The intersection of the Paterson-Hamburg Turnpike and Wanaque Avenue, in Pompton Lakes, has featured several noteworthy structures. Here’s one of them.
During the Revolutionary War, a house known as the Yellow Tavern stood in the middle of the intersection where the present-day Federal Square memorial now stands on a triangle of land. The tavern welcomed visitors on their journeys throughout north NJ, including General George Washington and his officers and men. It was razed about 1890 “to permit the changing [widening] of the roads,” as an old manuscript put it. (The Ramapo Valley House survived… but that’s another article.)
A memorial consisting of a cannon (Civil War, perhaps?) and a stack of cannonballs stood upon the triangle of land at the historic intersection until 1914, when a town memorial was dedicated on the site, on Labor Day, to honor several Pompton Lakes residents who lost their lives when the U.S.S. Maine exploded in Cuba’s Havana Harbor on February 15, 1898. This tragedy cost 260 American lives and later led to the Spanish-American War of 1898.
Consisting of a raised round platform and a fieldstone-and-concrete tower, the monument on the triangle — also known, for some reason, as Federal Square — “contains a copper ventilator from the Maine battleship. The ventilator was transported to Pompton Lakes by Harry Hershfield, a Pompton Lakes Mayor who went on to become a state Senator.” As you can see in the photo below, the existing memorial was incorporated into the design, and a chain was draped around the raised platform.
Since then, few changes have been made to the memorial site, which now features nice greenery and a historic marker denoting the site of “Washington’s Headquarters”. The cannonballs were removed at some point, and a Liberty Bell was donated by the Elks Club.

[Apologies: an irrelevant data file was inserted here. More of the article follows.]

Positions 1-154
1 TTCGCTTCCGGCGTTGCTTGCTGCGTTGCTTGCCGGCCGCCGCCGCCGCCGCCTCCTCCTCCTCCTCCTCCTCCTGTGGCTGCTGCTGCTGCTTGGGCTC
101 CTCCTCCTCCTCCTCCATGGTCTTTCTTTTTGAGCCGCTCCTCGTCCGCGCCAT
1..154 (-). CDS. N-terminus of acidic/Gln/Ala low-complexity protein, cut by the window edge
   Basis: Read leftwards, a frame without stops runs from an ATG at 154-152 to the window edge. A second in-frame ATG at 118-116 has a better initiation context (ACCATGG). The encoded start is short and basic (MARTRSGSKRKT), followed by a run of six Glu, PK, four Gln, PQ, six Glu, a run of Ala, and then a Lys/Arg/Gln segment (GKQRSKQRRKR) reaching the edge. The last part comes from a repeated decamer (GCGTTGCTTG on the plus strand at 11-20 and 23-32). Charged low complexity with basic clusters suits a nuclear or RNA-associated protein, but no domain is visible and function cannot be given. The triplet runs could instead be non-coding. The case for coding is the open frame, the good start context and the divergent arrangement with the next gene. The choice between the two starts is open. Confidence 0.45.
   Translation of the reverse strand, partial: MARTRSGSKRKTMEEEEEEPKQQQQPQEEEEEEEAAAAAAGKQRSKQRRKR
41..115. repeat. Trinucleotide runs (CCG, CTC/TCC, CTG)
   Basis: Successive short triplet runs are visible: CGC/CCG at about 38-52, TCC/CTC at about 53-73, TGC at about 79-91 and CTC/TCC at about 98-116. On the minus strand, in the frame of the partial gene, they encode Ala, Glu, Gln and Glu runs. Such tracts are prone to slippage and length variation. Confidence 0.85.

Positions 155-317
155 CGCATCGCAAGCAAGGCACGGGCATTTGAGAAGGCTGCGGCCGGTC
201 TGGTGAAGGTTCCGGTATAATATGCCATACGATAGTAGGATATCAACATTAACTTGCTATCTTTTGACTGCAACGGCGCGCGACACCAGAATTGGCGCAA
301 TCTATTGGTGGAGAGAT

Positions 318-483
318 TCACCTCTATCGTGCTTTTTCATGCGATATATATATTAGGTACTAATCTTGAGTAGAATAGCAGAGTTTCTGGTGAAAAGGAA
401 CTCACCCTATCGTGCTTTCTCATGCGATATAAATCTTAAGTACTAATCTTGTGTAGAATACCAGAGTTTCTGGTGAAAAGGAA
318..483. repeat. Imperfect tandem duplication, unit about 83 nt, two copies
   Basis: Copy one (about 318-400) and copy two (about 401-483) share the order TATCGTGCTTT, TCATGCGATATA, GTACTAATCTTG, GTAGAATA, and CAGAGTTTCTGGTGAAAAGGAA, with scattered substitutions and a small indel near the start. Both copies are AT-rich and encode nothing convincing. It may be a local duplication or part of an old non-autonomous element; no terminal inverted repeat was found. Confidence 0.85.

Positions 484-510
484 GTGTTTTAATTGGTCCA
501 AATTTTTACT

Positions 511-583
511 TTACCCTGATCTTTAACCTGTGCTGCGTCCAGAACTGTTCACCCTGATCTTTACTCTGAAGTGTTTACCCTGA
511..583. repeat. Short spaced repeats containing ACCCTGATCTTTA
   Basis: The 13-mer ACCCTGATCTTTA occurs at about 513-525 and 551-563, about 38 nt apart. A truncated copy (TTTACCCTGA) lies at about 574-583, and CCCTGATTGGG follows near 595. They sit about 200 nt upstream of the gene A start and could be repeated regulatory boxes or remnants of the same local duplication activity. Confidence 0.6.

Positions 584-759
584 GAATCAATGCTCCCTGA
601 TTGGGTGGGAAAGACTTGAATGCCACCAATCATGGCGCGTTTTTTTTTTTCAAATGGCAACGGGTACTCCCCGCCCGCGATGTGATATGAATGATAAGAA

And so the Maine monument at Federal Square has remained, nearly untouched, although time is taking a toll.
Why is this article titled “Remember the Maine!” ? The actual cause of the explosion will likely never be known, but the theory that a Spanish mine in the harbor was the reason she sank (never mind that she was riding at anchor) caught fire with the press:
[P]opular opinion in the U.S., fanned by inflammatory articles printed in the “yellow press” by William Randolph Hearst and Joseph Pulitzer, blamed Spain. The phrase, “Remember the Maine! To hell with Spain!”, became a rallying cry for action, which came with the Spanish–American War later that year. While the sinking of Maine was not a direct cause for action, it served as a catalyst, accelerating the approach to a diplomatic impasse between the U.S. and Spain.Wikipedia
Later investigations would plausibly suggest that the explosion was more likely caused by a magazine explosion within the vessel, possibly caused by a coal fire.